Lessons Learned From The PMP Certification Exam

There are many methods for you to prepare for the grueling 4 hour PMP Exam. We’ve outlined a few of the most successful here:

1. PMP Exam Prep Classes or Boot Camps: These cram session courses are specifically designed to fill your mind with the knowledge required to pass the test. Typically a more expensive route, but very effective at helping you beat the PMP Exam. We recommend Exam Prep Classes through Pinnacle 3 Jamb expo Learning, as their classes are priced mid-range and provide project managers with more understanding of real life application than that of industry competitors. Most of these courses qualify for contact hours or PDU’s, which can be used on your application with PMI.

2. Self-Paced Study efforts: There are numerous books and materials out there to assist you in preparing for the PMP Exam. Most provide more in depth understanding of the PMBOK. Self-paced study happens on your schedule. Progress at your individual pace. Studies have shown that individualized programs enable the majority of people to complete the material more quickly. In addition, it also allows slower learners to set a pace commensurate with their learning speed. In a traditional training program, all participants are usually required to go through the material at the same time and pace. Self-paced Learning gives students a chance to speed up or slow down as necessary. Be sure which product you buy is PMBOK aligned. is a great place to start. The PMP Success Study Guide is PMBOK aligned, easy to comprehend and very exam focused. Great exam tips included.

3. Practice Exam (Simulation): Practicing against simulated PMP® Exam Questions is one of the absolute best ways to prepare for the actual exam. Completing multiple practice exams gives the learner an opportunity to better understand the exam layout, types of questions and pace of the exam. 200 questions over 4 hours equals roughly 1.2 minutes per question. You have to learn to gauge your exam pace. Many people use a predictor. To do this, make columns on a sheet, one for 90%, one for 50% and one for 25%. If you know the answer to a question with little or no doubt, put a mark under 90% column, if you think you know the answer to a question, but there may be an alternate correct answer, put a mark under the 50% column, if you have to guess at the answer, place a mark in the 25% column. At the end of the exam total up the 90% marks say you have 114 * .90 = 104. Similarly for 50% say 60 marks under the 50% column, 60* .50 = 30. Finally total number of marks under 25%, in this example 26 * .25 = 6.5. 104 + 30 + 6.5 = 140 (pass)

As you practice against the sample questions adjust these. If your predictor is consistently high say 180% and you are scoring lower change the ratios. For me I find 80%, 50% formula works was the best predictor. You can do these calculations in your head.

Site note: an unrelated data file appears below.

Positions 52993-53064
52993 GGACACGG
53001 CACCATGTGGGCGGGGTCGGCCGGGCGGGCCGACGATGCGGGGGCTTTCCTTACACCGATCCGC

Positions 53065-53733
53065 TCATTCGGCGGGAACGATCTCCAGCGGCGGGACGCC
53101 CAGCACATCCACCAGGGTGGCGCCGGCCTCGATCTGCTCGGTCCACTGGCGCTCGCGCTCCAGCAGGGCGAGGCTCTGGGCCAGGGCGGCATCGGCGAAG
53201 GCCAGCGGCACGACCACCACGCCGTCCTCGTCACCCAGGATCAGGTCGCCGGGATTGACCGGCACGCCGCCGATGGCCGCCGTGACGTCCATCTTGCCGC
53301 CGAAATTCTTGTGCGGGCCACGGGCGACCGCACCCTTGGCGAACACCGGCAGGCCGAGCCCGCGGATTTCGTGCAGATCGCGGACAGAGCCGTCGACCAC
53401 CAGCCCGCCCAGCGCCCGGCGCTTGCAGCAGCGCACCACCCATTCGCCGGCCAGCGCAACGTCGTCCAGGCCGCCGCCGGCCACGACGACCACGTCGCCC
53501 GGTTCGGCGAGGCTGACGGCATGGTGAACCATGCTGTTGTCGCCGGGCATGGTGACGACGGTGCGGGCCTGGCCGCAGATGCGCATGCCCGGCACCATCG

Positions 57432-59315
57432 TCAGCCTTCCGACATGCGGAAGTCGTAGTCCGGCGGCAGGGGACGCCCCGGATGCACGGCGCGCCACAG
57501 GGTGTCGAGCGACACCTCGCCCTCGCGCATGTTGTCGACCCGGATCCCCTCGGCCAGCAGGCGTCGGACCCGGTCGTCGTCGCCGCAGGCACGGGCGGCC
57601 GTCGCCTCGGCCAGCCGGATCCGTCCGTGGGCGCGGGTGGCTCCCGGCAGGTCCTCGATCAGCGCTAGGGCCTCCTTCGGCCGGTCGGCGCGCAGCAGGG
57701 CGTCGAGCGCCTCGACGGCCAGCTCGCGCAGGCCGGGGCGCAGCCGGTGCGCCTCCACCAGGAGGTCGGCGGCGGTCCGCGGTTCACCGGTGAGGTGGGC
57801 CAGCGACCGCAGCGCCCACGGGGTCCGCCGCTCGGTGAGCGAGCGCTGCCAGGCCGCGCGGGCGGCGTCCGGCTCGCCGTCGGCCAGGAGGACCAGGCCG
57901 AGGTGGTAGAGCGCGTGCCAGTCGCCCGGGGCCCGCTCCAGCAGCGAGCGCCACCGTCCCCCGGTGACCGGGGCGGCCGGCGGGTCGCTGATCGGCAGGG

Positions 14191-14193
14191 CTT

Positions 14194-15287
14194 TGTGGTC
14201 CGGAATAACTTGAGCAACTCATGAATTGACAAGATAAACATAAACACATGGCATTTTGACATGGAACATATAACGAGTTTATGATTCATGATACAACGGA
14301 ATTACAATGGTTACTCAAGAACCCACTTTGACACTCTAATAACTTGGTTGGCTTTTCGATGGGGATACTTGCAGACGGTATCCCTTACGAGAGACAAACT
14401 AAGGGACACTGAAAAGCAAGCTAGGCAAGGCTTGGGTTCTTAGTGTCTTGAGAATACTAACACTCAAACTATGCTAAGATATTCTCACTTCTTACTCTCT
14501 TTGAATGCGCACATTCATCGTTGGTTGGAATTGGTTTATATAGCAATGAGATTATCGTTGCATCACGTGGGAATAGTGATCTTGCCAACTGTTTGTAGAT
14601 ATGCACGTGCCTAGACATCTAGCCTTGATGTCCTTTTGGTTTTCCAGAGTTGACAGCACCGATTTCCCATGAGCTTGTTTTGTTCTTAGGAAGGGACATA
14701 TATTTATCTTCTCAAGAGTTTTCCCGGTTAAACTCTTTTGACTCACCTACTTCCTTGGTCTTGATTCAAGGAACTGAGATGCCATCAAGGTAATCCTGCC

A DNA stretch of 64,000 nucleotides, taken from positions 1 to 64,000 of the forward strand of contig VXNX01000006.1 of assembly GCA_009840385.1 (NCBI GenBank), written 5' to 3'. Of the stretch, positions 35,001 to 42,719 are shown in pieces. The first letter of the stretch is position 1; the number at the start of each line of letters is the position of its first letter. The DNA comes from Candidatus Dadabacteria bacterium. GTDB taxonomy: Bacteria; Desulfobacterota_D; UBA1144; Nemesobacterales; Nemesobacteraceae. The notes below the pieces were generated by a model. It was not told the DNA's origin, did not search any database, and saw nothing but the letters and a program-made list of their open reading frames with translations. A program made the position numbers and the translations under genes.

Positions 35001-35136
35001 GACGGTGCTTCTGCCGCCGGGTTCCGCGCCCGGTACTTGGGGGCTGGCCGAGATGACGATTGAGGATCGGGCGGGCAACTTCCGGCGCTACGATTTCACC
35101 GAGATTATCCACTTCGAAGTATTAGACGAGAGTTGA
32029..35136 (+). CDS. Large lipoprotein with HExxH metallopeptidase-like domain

Develop A Study Strategy

· Pre-Test. Use the exam simulator at to gauge your learning efforts. By knowing what your scores are, you can focus on the areas you need the most work on. I did lots questions before and after a knowledge area, worked on weaker or questionable questions. This teaches you to read the questions carefully…Sometimes you see a common or re-occurring theme.

· If you are a visual learner write things down as you study. I created terms, glossaries and definitions by writing it helped me remember things

· Create flashcards with important project management processes, terms and equations. On one side of the card put the term and on the other side write the equation. When I had time, I would thumb through the cards. It was not important to memorize all the terms, since the test is multiple choice. However, you must be prepared to recognize the definition, or a variant of the definition, as well as how and when you might apply it.

· Learn what is required to pass the PMP test. You may have techniques and processes that work better than the PMI way, but for the purposes of passing the test, it is the PMI way that matters.

· The more experience you have as a veteran project manager the more difficult you will find the exam. The reason is best answer. Experience or personal best practices tell you one thing, where the PMI approach may be slightly different. This doesn’t mean you’re not a qualified PM, but it can skew your exam scores. Always answer the PMP Exam questions from PMI’s perspective.


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